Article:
As another alternative to the previous approach, instead of having multiple schemas, you can have one (or fewer) schema and separate customer data into different tables. This will leave you with a few schemas that have a large number of tables. It also means you have almost the same data isolation, without many of the same downsides you would get with locks on DDL operations. But it’s also important to keep in mind that customers in the same schema are also sharing the same resources, so the “noisy neighbor” problem still exists.
This approach works better with SingleStore since tables have a much smaller overhead than databases — but don’t expect to have millions of tables. The table implementation offers extremely similar isolation to what you would get using databases. And since each table is unique, queries to multiple tenants will have to be compiled for each one, even when the query is exactly the same except by using different tables. This also has some effect on other databases, as the engine needs to somehow figure out the table schema to run the query — and having multiple tables can mess up the caches.
All the models mentioned above can be mixed together to help you achieve your goals. For instance, you can have any number of servers, with each server having a set of tables for tenants in the “one table per tenant” scheme, multiple servers with the tenant column in all tables, and so on. You get the idea. That can be a solution for a problem you have in your current setup — for instance, adding extra servers. In some cases, you can adapt your application to the hybrid model very easily, and in others, it can be difficult depending on your stack and the number of services that need to be changed.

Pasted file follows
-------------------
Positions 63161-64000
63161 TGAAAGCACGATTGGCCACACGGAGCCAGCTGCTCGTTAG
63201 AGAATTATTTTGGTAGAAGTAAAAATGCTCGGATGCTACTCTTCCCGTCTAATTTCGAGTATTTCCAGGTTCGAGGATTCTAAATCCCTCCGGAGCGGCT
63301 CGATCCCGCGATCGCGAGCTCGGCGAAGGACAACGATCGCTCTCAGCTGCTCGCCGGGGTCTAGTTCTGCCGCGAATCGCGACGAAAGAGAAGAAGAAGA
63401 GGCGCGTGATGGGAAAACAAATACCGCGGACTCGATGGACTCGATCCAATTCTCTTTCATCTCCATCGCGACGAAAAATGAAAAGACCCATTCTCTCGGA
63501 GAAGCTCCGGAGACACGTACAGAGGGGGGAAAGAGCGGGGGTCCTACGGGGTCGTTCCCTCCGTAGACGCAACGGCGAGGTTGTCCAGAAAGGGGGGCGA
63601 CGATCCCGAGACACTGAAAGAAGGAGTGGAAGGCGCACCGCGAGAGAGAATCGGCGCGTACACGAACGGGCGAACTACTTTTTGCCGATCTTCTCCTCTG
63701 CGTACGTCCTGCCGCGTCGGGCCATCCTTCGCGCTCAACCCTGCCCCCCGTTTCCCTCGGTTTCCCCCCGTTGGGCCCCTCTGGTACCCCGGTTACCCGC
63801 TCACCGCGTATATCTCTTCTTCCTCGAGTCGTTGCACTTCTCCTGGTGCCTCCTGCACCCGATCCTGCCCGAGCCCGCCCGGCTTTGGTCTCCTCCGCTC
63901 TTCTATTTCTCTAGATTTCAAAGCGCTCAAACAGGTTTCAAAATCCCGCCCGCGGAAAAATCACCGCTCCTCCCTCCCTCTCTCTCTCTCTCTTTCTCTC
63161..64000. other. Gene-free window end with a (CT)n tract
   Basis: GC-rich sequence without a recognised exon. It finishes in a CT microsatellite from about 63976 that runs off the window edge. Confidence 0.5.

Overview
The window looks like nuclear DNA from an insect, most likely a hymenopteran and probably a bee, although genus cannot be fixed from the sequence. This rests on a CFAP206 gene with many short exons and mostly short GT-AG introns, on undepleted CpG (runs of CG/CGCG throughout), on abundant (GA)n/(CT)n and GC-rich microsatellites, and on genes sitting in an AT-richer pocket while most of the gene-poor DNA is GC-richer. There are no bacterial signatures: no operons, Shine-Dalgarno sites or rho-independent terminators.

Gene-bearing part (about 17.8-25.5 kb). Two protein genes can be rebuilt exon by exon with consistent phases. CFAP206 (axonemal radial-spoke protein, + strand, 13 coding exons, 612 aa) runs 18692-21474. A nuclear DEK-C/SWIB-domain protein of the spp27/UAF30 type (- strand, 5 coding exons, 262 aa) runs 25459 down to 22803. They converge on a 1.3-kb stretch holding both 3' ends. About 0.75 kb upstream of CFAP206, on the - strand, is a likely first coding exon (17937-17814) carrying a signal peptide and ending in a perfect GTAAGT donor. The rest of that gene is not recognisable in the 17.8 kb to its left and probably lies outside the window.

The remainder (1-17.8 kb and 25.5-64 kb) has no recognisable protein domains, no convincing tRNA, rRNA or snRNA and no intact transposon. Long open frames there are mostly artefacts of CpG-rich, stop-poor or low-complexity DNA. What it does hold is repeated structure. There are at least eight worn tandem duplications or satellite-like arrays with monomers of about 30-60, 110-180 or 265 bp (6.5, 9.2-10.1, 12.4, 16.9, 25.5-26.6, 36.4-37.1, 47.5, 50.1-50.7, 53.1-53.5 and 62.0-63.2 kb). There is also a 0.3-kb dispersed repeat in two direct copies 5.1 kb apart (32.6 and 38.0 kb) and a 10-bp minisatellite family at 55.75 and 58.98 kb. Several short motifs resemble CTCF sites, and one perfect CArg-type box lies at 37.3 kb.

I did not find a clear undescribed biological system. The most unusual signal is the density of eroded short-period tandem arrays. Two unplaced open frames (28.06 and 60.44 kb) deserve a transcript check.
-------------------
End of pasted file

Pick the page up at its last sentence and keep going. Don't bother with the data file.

With SingleStore, it is not very cost-effective to have separate clusters for the same application since each cluster has at least one master and a few aggregators. To scale the cluster, you can add more and more leaf nodes adding CPU and RAM to the problem, simplifying the operation and application code as you do not need to handle the logic of figuring out where your customer data is located before accessing it. You won’t be able to escape that if you need to serve customers globally, so you can be prepared if you want to reach that goal.